6. 2003, Kansas, Elite-8
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In 2002-03, many of the players from the 1999-2000 team had turned into seniors and the team was nearly unbeatable. An example came mid-season against Kansas. Then they went to Allen Fieldhouse in January and played the fourth ranked Jayhawks. Down at the half, the Wildcats exploded in the second period. Sophomore Salim Stoudamire went off, knocking down six threes and scoring 32. Jason Gardner scored 23. The Jayhawks were outscored by 30 in the second half and lost by 17.
Coming off the bench after Gardner, Luke Walton, Stoudamire, Rick Anderson and Channing Frye was Andre Iguodala, Hassan Adams, Will Bynum and Isaiah Fox. The team finished the regular season at 25-2 and won the Pac-10 at 17-1 in the league. They were ranked No. 1 nearly wire to wire. How Olson didn't win championships with teams like this is an absolute mystery.
The Wildcats barely beat Gonzaga in the second round but then pounded Notre Dame in the third. Then they faced the team they routed on the road earlier in the season. But this time Kansas shut down Salim Stoudamire. They lead nearly the entire game and beat the Wildcats on their way to a loss in the National Championship game.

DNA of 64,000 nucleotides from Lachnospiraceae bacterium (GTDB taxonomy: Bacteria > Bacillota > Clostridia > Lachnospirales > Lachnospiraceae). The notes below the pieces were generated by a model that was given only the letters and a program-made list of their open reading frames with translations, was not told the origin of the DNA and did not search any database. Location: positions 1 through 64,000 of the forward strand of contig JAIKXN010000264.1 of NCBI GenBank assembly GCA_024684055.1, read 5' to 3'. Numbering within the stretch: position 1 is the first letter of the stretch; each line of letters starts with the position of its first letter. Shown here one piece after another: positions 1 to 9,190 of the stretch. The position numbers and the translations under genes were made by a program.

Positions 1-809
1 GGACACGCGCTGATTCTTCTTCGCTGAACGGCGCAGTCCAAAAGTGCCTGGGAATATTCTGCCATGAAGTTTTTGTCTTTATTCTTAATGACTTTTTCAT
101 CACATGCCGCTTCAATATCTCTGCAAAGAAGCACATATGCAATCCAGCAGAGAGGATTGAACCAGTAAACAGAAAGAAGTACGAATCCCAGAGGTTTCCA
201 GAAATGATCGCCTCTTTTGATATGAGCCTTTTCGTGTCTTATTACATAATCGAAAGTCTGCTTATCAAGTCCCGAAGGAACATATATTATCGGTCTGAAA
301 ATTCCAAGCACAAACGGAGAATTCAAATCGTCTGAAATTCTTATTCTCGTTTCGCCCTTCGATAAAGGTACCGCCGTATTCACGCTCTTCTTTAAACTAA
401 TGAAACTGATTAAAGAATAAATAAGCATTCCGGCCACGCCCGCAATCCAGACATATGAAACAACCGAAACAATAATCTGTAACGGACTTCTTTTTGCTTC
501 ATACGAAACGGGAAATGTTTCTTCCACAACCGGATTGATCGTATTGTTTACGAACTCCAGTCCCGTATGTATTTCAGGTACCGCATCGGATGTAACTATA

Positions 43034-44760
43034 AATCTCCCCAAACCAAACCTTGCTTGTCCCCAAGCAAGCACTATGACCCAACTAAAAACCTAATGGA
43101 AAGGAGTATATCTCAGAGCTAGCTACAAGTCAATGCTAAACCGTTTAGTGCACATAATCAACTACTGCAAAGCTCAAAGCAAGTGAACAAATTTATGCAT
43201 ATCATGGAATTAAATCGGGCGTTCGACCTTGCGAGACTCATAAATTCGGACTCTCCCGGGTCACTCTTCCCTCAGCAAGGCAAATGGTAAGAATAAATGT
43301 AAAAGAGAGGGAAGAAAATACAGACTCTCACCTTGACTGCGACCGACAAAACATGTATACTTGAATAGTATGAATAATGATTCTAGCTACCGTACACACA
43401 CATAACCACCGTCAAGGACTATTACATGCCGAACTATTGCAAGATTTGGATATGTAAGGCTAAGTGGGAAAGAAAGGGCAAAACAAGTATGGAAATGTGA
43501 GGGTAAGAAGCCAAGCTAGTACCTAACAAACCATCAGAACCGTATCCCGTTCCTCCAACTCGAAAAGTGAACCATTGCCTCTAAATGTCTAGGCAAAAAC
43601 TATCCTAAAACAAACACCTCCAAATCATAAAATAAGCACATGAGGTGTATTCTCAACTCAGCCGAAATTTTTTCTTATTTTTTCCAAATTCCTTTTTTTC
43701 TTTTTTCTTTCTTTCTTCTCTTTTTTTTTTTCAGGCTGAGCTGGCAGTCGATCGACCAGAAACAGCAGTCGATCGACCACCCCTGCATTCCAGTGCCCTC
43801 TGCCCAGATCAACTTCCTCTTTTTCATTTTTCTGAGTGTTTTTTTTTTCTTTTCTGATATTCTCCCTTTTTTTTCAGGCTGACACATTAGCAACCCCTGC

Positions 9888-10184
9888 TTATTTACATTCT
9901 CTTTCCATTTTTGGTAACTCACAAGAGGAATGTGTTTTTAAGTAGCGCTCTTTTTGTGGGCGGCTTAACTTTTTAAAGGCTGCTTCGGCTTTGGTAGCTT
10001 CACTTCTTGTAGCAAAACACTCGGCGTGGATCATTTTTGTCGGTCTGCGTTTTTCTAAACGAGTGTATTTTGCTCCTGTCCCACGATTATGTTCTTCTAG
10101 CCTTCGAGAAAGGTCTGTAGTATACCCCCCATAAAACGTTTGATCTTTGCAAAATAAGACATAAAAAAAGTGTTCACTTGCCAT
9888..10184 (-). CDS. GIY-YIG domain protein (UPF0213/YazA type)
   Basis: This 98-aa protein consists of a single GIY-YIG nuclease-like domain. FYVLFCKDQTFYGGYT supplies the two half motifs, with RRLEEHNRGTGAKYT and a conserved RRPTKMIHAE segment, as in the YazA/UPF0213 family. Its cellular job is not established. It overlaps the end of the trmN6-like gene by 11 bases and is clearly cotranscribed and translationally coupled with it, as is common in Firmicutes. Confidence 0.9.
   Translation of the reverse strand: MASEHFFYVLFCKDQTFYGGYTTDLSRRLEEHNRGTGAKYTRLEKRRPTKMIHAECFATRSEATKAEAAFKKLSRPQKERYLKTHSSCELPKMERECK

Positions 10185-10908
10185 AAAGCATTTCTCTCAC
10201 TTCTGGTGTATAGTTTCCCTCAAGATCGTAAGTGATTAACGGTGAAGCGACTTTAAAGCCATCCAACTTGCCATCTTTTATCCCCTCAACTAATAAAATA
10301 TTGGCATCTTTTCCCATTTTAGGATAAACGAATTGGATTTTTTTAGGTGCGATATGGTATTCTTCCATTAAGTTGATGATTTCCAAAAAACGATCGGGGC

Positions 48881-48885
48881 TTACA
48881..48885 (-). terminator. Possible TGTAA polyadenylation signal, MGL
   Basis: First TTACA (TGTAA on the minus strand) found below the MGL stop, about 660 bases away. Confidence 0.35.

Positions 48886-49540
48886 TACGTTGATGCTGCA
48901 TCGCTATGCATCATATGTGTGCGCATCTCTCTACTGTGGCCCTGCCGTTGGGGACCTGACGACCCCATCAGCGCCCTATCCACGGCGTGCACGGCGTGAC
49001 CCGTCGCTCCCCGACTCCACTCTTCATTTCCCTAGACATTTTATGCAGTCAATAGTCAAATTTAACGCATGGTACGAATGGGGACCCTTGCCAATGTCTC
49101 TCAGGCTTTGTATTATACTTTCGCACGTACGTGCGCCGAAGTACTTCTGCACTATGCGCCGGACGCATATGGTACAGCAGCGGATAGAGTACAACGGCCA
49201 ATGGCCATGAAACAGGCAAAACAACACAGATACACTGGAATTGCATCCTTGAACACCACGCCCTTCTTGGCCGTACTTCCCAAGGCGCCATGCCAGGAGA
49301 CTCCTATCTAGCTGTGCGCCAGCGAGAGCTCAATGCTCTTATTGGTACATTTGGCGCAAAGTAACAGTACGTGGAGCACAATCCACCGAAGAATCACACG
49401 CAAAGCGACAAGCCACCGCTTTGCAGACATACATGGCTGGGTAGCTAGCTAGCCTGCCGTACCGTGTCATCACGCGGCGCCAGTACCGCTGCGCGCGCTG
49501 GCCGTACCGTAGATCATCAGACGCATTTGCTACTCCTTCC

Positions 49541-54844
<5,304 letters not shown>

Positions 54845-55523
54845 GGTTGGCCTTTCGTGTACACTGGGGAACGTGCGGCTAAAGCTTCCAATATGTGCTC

5. 1992, East Tennessee State, 1st Round
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With six future pros in the lineup and another top-10 national ranking, Arizona was loaded and ready for a deep tournament run. The Buccaneers of East Tennessee State had other ideas. The Bucs won their conference and actually gained confidence from a strong performance in Tucson the year before.
The Wildcats got decent performances from all their stars, Mills, Reeves, Stoudamire and Rooks, but East Tennessee State had too much scoring of their own. Six players nearly scored double figures and Arizona was never able to get on top, losing 87-80. This loss continued the frustration for Wildcat fans but it was only the beginning of what was to come.
4. Duke, 2001, National Title Game
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It is hard to say that a loss in the championship game is disappointing, but that doesn't mean the defeat wasn't tough. The team which was seeded first the year before was all back. Arenas, Gardner, Walton, Jefferson, Woods, Wright and glue guy Eugene Edgerson were ready to put on a show; and they did.